For this last post I plan to evaluate and reflect upon my honours project and the work I have carried out over the past year. I will discuss the positives and negatives of the past year, as well as commenting on the skills and knowledge I’ve gained in the process. I will also detail some of the bigger issues that arose during the project and how they were worked around. While I may be repeating some of the points made previously, I feel it is important to restate them in order to provide a more complete reflection.
As the honours project is essentially an open brief I decided that I would like to look at the technical use of sound in games to some degree. I chose this as I felt that research into emotional feedback and experience relating to sound was something that had been covered in great detail before, while the technical applications of game audio was still an under-researched field. Originally I had wanted to look at how sound physically interacts with an environment and if it could be used as either a navigation aid or as a game mechanic, something akin to the game “Blind Man’s Bluff”. I also wanted to combine this with a visualisation of the sound waves interacting with the virtual environment, but quickly realised that this idea was far too big to try and attempt. Instead I had hoped to work my honours project into another brief I was working on for the Make Something Unreal competition. This would have mean that I could apply my theories directly into a game, and not have to worry about developing the entire game artefact myself, and increase my knowledge of Unreal Development Kit (UDK) in the process. As the team had decided on having as minimal a visual HUD as possible I discussed the possibility of using audio in its place, which eventually lead to my main aim of:
“Determining if audio can replace traditional feedback methods such as a visual Heads Up Display (HUD), compass, minimap, objective markers, etc. in a 3D game through the use of environmental and music cues and contextualised beacon sounds, and allow a player to navigate through a 3D world unaided by additional visual information.”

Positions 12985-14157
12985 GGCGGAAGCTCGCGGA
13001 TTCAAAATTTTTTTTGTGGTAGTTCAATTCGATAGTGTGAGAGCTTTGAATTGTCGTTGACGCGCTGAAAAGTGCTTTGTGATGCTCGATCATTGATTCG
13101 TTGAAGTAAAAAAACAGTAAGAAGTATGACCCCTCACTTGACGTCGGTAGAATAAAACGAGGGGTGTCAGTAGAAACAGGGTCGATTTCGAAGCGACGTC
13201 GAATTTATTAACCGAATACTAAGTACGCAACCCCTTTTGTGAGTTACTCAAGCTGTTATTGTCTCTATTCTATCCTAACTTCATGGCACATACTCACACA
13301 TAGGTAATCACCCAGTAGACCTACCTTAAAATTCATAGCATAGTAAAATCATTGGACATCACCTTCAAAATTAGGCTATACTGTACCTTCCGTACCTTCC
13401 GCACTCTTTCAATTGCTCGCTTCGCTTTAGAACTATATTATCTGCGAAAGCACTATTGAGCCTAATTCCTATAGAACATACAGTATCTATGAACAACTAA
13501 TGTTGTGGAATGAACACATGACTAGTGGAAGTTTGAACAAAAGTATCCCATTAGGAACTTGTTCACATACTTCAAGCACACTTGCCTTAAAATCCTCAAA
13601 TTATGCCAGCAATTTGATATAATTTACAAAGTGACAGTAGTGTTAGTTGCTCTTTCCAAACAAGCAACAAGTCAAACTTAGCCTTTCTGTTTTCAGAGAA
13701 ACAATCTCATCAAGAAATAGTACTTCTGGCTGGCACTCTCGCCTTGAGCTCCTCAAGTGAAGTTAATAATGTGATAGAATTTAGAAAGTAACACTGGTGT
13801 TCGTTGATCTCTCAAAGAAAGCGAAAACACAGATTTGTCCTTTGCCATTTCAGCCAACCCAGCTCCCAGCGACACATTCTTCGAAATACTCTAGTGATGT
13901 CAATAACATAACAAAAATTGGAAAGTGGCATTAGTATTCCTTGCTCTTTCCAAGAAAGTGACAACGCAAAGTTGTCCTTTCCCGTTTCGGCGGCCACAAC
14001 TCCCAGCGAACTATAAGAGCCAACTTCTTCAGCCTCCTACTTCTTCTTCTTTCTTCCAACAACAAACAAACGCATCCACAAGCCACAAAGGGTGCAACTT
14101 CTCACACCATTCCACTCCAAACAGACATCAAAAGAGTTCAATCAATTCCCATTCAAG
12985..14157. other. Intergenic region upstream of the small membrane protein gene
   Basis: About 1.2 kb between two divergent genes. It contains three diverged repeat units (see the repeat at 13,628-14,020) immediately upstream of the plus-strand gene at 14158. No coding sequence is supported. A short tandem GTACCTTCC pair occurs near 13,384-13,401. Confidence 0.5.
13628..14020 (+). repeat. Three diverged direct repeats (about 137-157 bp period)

Unfortunately the team didn’t manage to make it to the final of the competition, and for the most part went their separate ways. Two of the coders agree to help me develop something for my honours project, which took off some of the burden of actually producing an artefact, although only one was able to produce anything as the other’s workload became too great. We decided to use Unity3D as the game engine as all of us had experience in using it, and it allows for fairly rapid development.
This was probably the best choice for the project, as the coder and I found UDK fairly cumbersome to use. In particular I found its audio implementation capabilities hampered by a poor interface, which made adding and testing sound sources cumbersome. While Unity3D’s audio engine is slightly weaker by comparison, my familiarity with it and the ability to test and tweak audio parameters quickly made it the better tool to use. This choice did limit developing the game to a single room of the university which featured the Pro version of Unity3D that provides access to that majority of the audio tools that would be needed, such as filters and custom reverb zones. We also tried to implement the audio middleware package FMOD into Unity3D through the Squaretangle plugin, as it is a far more powerful, far more flexible package. It would also have allowed for a more flexible development process, as we could have transferred to the standard Unity3D engine that we both had free access to. Sadly, the lack of documentation slowed down this process, and despite some initial success we failed to get FMOD working properly in Unity3D. Despite this the process was still worthwhile, as it allowed me to delve further into using FMOD and gain a better understanding as to how it is coded into a project. Similarly I developed my knowledge of Unity3D beyond its audio engine, learning how to implement various basic elements and pre-fabs.